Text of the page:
It's an intense film.

Rebecca, the other film I was able to see, is Hitchcock's widely lauded first American masterpiece, based on the Daphne DuMaurier novel of the same name. This is not my favorite film. At all. By a long shot.

Looking at the film from a post-Me Too, post-feminist awareness, this is a horrible movie. The main character, a woman (Joan Fontaine) who has no name, marries a man (Laurence Olivier) whose wife, Rebecca (nobody at all), died tragically, years ago. The husband informs his new bride that SHE is his love and she shouldn't compare herself to Rebecca. He should have made this proclamation to everyone else in the movie though, because that's what they do.

There are brilliant moments of cinematography and the nameless bride is beautiful and everything, but I mean...ugh.

I almost walked out of the movie 78 years after its arrival on screen. Big tough guy.

I think my biggest problem with Rebecca is that our heroine gets no agency. None. She's the mistress of a huge house, the second in command and yet, the ruler of the film is a woman who isn't even there. There's no sense that our nameless bride can leave whenever she wants or can fire the duplicitous Mrs. Danvers, or literally anything to make her life easier. There's nothing that respects her at all. 

It's one thing to make a character anxious or unlikeable or sad or any other thing. My opposition to the treatment of Mrs. De Winters is that we're watching a woman watching her life play out. She doesn't get a part in her life. And that makes the film sad, not thrilling or intense.

That's not to say you shouldn't see it. Go. Please. Leave a comment and tell me what you thought/think. I think I'm just very Post #MeToo and can't see past that at the moment.

No. 07 - Leaving The Neighborhood

Today, I was fired from the Fred Rogers Company. [EDIT: I should clarify, that the company simply changed direction in how they were pursuing productions in-house, and my services were no longer needed. "Fired" is just much easier to type than "changed direction in how they were pursuing productions in-house and my services were no longer needed.]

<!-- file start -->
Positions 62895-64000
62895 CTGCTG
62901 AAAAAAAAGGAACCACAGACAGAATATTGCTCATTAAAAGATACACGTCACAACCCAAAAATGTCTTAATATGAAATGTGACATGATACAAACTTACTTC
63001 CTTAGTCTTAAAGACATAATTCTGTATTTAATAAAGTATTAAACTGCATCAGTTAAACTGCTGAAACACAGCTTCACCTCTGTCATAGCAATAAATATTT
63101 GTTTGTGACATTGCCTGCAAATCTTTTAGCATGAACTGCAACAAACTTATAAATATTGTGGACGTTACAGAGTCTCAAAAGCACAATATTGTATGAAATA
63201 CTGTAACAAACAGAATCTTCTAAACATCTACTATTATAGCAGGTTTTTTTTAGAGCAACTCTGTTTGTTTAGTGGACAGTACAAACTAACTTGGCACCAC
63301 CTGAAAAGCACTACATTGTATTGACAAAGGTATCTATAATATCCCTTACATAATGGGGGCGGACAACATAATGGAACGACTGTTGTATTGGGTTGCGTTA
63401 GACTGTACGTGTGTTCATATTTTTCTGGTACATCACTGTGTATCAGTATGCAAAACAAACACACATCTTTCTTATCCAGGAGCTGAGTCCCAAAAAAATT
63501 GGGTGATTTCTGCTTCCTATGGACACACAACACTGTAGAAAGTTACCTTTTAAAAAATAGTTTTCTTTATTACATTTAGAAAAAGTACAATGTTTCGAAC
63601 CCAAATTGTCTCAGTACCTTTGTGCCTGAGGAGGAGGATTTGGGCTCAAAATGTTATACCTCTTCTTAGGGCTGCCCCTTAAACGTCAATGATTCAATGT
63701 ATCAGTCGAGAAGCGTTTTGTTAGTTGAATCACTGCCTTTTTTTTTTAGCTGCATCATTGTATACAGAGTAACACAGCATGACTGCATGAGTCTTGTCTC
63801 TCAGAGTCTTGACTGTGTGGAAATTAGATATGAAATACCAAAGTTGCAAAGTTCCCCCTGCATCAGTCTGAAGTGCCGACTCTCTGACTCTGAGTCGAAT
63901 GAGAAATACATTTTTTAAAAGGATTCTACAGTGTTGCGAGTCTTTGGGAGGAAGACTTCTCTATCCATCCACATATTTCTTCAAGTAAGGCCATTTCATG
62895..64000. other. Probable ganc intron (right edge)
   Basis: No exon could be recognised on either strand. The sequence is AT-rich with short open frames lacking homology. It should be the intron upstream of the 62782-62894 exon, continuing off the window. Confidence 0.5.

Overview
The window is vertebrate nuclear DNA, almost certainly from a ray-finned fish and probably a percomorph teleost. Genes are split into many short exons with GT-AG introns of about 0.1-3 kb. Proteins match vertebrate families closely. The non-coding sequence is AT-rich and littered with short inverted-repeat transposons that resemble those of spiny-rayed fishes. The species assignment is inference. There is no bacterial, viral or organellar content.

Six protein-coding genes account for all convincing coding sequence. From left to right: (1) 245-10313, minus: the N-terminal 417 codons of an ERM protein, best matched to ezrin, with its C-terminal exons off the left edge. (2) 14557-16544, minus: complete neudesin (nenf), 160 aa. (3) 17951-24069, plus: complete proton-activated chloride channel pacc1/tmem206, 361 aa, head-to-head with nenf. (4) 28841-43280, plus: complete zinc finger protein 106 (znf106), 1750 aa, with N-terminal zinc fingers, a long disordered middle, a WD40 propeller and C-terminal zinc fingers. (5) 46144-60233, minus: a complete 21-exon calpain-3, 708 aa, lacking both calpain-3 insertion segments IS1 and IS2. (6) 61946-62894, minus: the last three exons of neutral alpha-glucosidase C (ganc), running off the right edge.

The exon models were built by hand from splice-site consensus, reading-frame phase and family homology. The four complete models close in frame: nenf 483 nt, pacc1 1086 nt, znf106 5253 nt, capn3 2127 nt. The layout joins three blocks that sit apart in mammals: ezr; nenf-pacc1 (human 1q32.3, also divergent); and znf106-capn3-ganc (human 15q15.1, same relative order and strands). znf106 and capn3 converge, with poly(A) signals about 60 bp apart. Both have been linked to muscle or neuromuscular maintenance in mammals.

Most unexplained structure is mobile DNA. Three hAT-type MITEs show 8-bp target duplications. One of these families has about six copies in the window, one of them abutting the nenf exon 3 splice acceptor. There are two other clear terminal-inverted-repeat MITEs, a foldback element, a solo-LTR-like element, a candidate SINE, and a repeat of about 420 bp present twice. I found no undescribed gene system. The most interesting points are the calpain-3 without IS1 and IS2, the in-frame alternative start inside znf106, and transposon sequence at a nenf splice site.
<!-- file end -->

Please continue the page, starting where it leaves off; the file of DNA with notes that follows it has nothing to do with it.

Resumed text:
I moved here from New York City, a place where I lived for eight years, a city full of impossibility. It is my favorite place in the world. But I moved, as fast as was humanly possible, to work here for more than six years, focusing all my time and effort on Daniel Tiger's Neighborhood. In addition to that, I was the first member of a new development team that created new content for the future of the company. Among those: The Magnificent Library: a long-form maxi-series about world cultures told through fairy tales; I'm Bored, a web series designed to encourage daydreaming through live-action and animation; The Make-Believe Channel, a multimedia online distribution platform where Fred Rogers Company could sandbox interesting ideas and shows that no one else believed in, expanding on the innovations into the distribution of educational materials started by our founder; and what I called Robot Parts, an anatomy show built around a robot learning to use its limbs and parts and learn what it meant to be human. That one is currently in development under a different name, so I can't talk about it any more than that.

It's gone poorly for me in the past few years. In fact, two years ago, I said that this would happen and since then, I've been looking for work. It's hard to get work in Pittsburgh for someone who has worked on a hit television show for the past six years. It's also hard to get work in Los Angeles or New York when you live in Pittsburgh. But now I'm free to do so in the comfort of my own home, all day every day.

I've never worked for a better man than the COO of the Fred Rogers Company, Kevin Morrison. He is smarter than everyone you've ever met and more canny, too. If you ever come across him, buy him a drink. He's English, so it'll probably be a Pimm's.

I am incredibly proud of the work I've done for Daniel Tiger's Neighborhood. I edited every single live action piece in the show for three seasons. I directed more than 60 pieces and worked with more than 300 children from the greater Allegheny County region. I remade the famous Visit to a Crayon Factory piece. Watch my show. My name is still on it. And will be.

I have a bit of time and a bit of freedom now. So.

Who wants to work with me?

No. 06 - Writing

I'm writing a Western.